Also, you know that feeling where everyone’s been reading a book so you should hurry up and do it too? Yeah, I think this right covers that, too. Read what you want to, when you want to. In other words, Mum, I’ll read Republic of Thieves when I’m good and ready.
  2. The right to skip.
    Read the ending first? Skip a gross scene or a boring chapter? Skip ahead to your favourite bit? All good with me, I’m all for this right.
  3. The right not to finish a book.
    I know a lot of people don’t like not finishing a book, but I’m all for it — I’ve already done a discussion post about it. Again, I just don’t see the point in feeling forced to read something you’re not enjoying. Unless you’re sort of masochistic about books, I guess. Actually, Quentin Blake’s illustration looks like he’s thinking that means just waiting to finish a book you’re enjoying, and hey, that’s valid too.
  4. The right to read it again.
    Something I’m clearly for, if you hang around here at all. Again, I have a whole post on it.
  5. The right to read anything.
    Screw the idea of guilty pleasures or feeling weird because the book’s actually aimed at middle grade readers or whatever. Read for pure joy and if it makes you happy, that’s great.
  6. The right to mistake a book for real life. 
    “It me!” Also referred to in the book as “Bovary-ism”. Because who doesn’t want to imagine they’re an interdimensional Librarian? Honestly, I’m not entirely sure what this one is meant to mean anymore, but if it means getting so caught up in a book it matters more than whatever else is on your plate, I’ve been there and done that and those are some of the absolute best books.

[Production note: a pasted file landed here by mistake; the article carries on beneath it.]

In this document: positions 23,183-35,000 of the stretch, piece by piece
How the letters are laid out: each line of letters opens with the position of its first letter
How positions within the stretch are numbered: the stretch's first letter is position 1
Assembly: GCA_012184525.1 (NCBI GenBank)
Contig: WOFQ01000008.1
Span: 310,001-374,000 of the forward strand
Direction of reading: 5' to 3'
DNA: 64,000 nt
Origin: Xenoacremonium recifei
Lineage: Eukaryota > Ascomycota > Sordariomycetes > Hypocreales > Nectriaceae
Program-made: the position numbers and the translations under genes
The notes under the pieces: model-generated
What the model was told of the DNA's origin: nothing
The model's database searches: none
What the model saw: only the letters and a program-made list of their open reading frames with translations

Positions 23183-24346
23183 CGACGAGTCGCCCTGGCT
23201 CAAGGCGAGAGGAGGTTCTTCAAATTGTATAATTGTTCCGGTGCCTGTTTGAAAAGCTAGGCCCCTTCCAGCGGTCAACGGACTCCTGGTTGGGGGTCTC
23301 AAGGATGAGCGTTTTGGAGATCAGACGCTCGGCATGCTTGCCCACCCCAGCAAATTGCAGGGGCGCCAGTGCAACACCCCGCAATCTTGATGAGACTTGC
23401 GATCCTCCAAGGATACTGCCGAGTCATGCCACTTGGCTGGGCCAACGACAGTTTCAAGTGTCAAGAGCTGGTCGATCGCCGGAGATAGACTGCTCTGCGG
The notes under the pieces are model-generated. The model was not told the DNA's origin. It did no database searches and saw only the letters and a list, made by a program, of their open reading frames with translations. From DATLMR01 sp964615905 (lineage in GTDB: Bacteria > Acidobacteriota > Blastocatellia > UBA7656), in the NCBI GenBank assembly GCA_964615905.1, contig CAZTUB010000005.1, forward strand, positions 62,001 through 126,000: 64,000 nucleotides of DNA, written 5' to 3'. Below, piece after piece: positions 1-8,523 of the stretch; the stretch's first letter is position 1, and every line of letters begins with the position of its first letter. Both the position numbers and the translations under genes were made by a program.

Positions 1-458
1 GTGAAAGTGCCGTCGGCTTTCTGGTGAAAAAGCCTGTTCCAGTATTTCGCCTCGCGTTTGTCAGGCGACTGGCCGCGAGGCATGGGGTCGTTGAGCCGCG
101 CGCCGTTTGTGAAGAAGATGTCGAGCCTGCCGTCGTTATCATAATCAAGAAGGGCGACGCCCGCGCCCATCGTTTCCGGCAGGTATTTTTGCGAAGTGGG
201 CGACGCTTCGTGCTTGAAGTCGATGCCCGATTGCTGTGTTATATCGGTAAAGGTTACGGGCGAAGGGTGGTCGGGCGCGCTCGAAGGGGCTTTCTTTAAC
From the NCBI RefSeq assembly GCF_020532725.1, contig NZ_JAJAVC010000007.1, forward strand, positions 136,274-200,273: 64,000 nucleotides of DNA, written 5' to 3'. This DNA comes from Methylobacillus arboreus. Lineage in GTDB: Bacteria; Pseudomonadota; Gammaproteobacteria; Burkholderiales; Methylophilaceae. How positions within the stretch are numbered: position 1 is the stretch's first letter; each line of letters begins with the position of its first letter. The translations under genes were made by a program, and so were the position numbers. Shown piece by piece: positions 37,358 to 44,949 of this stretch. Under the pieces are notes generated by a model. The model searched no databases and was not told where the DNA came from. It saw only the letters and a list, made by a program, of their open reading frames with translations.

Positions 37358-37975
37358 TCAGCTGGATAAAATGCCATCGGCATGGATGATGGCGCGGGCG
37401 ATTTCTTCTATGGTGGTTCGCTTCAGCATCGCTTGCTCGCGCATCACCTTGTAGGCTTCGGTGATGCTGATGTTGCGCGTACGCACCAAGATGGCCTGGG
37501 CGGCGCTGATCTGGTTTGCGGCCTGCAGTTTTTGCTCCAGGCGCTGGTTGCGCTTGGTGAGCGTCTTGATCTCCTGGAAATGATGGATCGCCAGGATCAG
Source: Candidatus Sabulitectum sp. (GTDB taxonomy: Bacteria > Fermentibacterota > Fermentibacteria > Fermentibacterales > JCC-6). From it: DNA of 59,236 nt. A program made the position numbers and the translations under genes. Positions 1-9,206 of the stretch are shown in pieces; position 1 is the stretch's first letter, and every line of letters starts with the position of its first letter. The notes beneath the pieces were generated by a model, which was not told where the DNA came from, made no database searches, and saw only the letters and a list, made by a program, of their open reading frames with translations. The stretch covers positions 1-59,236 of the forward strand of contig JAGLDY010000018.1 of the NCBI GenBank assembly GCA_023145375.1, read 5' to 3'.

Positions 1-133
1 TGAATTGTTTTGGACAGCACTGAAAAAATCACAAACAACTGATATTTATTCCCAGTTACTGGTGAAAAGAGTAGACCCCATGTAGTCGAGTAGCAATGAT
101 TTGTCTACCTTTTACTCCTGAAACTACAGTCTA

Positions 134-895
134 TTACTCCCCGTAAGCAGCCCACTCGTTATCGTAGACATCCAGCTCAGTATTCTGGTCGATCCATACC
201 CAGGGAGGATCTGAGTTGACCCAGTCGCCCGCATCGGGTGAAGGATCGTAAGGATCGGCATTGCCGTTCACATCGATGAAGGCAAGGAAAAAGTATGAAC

7. The right to read anywhere.
    Okay, don’t do anything dangerous, but if you want to read sitting in the kitchen sink (high five if you know that reference) or while walking (with a careful eye on traffic) to work, then more power to you. I’ve read in bed, on trains, on planes, sitting on the stairs, sitting on a wall, sitting in the hall… and I’ve no doubt the list will keep growing.
  8. The right to dip in.
    Sounds a bit like the right to skip, to me. Actually, I’m kind of against this one for myself — I start at the beginning and go on until I come to the end, or give up. But hey, if you like reading random chapters or the middle book of a series, why not?
  9. The right to read out loud.
    I actually like to whisper the words to myself as I read. It’s not like I read to, and I read faster silently, but I love the shape and taste of words, and I kinda hate that I have to give that up in public for fear of being weird. (Also when my sister is in the room, because the whispers annoy her.)
  10. The right to be quiet.
    Nobody should disturb you when you’re reading.